Is Big Tobacco making inroads into the cannabis space? The answer is yes—and no.
Recently, Philip Morris International invested $20 million into an Israeli-based firm producing 3D-printed cannabis inhalers. Additionally, the company’s European subsidiary applied for and received a patent for plants “producing terpenes of interest … including … Cannabis sativa.”
Rob Kampia, longtime director of the Marijuana Policy Project (MPP) admitted to discussions with Michigan tobacco interests. They reportedly talked about how to create a law that would build a limited number of licensees, including ones from the tobacco industry, that would handle the transport of marijuana in that state.
Whether it was Kampia’s personal life or the resounding backlash from his overture to Big Tobacco, he was quietly ousted from his position with MPP and another high-profile cannabis organization. Clearly, there’s still resistance within the cannabis movement to any overt partnerships with Big Tobacco.
Like everything in today’s cannabis space, it all comes down to money. Tobacco giants are already diving into the Canadian cannabis investment scene. But in the U.S. they must take a wait-and-see approach, because of the divide between federal cannabis prohibition and the growing number of states legislating medical and recreational marijuana use.
Until these issues are resolved, it’s unlikely tobacco titans like Phillip Morris will openly align themselves directly with the plant. What they’ll do is continue to branch out into subsidiary products such as rolling papers and vape pens. They’ll bolster their public image by enlisting spokespeople such as former Senator and Speaker of the House John Boehner to serve on the boards of cannabis and tobacco companies to win over anti-cannabis legislators. They’ll hire crossover employees who have familiarity with cannabis, and lobby for downgrading the plant’s restrictive Schedule 1 federal classification.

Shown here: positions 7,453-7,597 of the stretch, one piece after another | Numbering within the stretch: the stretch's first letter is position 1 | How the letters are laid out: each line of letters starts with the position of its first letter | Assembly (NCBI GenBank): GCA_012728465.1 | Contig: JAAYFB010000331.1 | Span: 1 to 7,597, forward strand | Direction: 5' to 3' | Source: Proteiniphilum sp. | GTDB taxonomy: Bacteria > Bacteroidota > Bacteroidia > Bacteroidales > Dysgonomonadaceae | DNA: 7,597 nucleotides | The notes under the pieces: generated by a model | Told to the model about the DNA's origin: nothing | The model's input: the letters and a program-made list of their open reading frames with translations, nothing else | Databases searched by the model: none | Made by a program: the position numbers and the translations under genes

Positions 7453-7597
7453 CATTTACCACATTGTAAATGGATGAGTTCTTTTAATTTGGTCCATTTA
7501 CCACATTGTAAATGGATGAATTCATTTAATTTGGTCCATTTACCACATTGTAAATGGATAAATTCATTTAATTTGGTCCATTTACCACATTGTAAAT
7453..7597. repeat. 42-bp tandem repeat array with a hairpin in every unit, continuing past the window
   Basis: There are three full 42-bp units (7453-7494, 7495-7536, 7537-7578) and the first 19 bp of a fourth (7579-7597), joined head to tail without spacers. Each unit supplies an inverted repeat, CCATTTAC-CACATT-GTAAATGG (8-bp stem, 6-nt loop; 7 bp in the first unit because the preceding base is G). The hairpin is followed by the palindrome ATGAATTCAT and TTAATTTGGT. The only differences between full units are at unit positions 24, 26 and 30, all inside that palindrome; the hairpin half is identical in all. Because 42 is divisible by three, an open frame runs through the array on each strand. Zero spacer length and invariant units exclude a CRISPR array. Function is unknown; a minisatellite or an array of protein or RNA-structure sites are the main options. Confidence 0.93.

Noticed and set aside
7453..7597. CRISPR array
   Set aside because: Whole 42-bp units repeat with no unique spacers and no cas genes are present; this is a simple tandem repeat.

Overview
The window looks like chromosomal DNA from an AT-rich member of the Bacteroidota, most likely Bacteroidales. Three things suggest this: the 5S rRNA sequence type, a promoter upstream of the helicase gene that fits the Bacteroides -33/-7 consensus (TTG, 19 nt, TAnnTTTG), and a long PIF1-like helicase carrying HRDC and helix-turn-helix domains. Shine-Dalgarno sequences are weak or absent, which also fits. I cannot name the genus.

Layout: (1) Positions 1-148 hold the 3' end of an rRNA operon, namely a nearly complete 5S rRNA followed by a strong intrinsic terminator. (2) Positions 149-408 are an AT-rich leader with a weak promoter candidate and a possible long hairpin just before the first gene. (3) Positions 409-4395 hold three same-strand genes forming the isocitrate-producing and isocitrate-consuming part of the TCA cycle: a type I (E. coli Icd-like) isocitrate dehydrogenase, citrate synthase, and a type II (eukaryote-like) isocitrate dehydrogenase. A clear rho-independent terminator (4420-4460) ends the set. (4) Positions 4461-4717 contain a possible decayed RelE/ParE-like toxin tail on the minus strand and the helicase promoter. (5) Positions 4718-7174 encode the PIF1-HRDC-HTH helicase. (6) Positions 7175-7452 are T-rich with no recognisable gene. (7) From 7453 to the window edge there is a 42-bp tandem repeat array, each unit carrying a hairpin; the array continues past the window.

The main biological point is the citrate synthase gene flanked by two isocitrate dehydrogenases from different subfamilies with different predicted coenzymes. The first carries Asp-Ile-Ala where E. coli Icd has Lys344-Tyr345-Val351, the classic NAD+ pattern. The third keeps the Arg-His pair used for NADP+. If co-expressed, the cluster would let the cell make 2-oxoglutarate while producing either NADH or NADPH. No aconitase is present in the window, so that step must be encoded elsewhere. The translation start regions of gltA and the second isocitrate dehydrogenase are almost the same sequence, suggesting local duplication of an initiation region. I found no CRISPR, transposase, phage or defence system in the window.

Big Tobacco has figured out the science of what the UCSF study calls a “puff-by-puff” delivery system, which provides tobacco users with consistent products. For cannabis consumers who want more control over their smoking experience, the tobacco industry has the potential to bring high-level technology and expertise to the cartridge and vaping industry.
Big Tobacco has also created one of the world’s most powerful marketing and political lobbying machines. These are tools that some cannabis experts feel could be leveraged to ensure regulated, safe products and workable, consumer-driven legislation.
The tobacco industry has also engaged in decades of research and development. Perhaps they weren’t thrilled with the results, which only confirmed the deadly nature of tobacco consumption.
But if motivated, Big Tobacco has the money and the clout to engage in serious cannabis research. Big Tobacco has deep pockets and long arms that reach into halls of government, and they’ve had an image problem for decades. Could their association with cannabis help an industry, which has been associated with sickness, addiction and death?
Perhaps. But like everything in this rapidly changing world, it’s up to the consumer to drive the conversation, to support sensible legislation and to educate opponents of marijuana legalization to the medical benefits of cannabis.
For years, there have been rumors of large tracts of land in the hills of Northern California, where secret mega-farms are growing marijuana for Philip Morris. We may never know the truth of this rumor.
But in 2016, a satire publication created a fictitious website launching the release of Marlboro M cannabis cigarettes. Many took it as fact that Big Tobacco had finally arrived in the cannabis space. Though the joke was on us, the question is: Who will be laughing if Big Tobacco becomes one of the primary drivers of the cannabis industry?
Photo credit: Daniele Levis Pelusi